As subjects completed each task, we recorded their raw EEG data on a computer. The data was transmitted via a bluetooth network connection from the headset to the computer. The raw data includes single-channel EEG signals in both the time and frequency domains. We specifically use the power spectrum data, a two-dimensional matrix which gives the magnitude of the signal for every frequency component at every point in time. With 15 subjects repeating seven tasks, five times per session, and two sessions per subject, we have a total of 1050 brainwave data samples.

3.5 Data Preprocessing

Before performing any analysis on the brainwave data, we first pre-process the power spectrum data to compress the samples. In the temporal dimension, we extract only the middle five seconds out of the total ten seconds of each recorded signal (the exception is thecolor task, for which we chose a five-second section corresponding to a specific image). In the frequency dimension, we extract only the data corresponding to the alpha wave (8-12 Hz) and the beta wave (12-30 Hz) ranges of the signals. We apply our analysis to both ranges.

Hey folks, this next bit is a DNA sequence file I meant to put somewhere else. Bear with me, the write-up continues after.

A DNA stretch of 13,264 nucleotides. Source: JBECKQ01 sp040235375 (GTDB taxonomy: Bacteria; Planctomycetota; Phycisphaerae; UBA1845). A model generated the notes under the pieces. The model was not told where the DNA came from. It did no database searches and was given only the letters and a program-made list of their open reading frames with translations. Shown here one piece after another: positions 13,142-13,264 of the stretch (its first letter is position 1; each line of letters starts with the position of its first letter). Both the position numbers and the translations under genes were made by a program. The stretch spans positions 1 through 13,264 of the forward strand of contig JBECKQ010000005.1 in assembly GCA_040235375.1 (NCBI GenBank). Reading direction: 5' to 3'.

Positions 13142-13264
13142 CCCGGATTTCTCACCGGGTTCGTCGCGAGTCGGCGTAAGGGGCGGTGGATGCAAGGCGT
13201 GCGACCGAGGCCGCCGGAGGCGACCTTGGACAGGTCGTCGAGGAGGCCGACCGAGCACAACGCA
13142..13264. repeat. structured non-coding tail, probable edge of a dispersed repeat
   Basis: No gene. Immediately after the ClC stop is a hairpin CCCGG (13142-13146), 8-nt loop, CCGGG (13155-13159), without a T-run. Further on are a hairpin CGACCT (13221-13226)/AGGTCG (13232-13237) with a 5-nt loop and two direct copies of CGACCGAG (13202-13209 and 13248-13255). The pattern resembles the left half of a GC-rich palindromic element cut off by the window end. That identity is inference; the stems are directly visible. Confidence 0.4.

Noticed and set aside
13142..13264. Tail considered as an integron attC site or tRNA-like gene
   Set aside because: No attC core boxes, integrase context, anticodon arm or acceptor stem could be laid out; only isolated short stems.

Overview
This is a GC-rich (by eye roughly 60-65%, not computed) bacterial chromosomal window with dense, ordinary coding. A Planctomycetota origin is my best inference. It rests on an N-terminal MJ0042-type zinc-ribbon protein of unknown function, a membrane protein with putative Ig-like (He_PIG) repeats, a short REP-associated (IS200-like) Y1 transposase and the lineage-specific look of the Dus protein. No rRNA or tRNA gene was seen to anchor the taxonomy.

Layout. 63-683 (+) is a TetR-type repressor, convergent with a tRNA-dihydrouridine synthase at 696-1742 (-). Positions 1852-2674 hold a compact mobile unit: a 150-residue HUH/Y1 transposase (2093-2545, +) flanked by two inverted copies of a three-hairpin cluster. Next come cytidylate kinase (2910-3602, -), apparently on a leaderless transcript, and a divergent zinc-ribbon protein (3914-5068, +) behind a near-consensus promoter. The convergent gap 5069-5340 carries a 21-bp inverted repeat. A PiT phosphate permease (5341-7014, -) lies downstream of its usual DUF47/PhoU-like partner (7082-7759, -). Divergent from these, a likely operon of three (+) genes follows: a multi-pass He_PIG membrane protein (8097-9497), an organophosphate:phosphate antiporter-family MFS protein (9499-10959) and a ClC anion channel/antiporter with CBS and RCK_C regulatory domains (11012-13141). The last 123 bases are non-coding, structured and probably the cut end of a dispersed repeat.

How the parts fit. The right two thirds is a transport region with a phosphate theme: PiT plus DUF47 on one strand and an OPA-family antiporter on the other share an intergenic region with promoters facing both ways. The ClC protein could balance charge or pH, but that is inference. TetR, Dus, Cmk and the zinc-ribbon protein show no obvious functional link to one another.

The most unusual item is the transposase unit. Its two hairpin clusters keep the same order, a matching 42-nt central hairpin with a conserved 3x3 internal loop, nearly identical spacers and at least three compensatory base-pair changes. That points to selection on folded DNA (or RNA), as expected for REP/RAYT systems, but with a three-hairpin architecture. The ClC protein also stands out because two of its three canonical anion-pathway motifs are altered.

The second step in our data preparation is to take this two dimensional signal and compress it into a one dimensional signal. Our chosen compression method flattens the signal in the time dimension – specifically, for each frequency component, we compute the median magnitude corresponding to that frequency component over all time. The end result is a one-dimensional column vector with one entry for each measured frequency. This column vector representation is how brainwave samples are stored and manipulated within the authentication system.

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Data Analysis

After collecting and processing the brainwave data, we begin evaluating the effectiveness of the signals in the context of authentication. This problem requires us to distinguish the signals among different subjects.

We begin by quantifying the similarity between two signalsu and v as the cosine similarity of the vector representation of the signals, given by the equation:

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similarity(u, v) = u·v

kukkvk.

Similarity gives a value between 0 and 1, where a similarity of 1 would indicate a perfect match.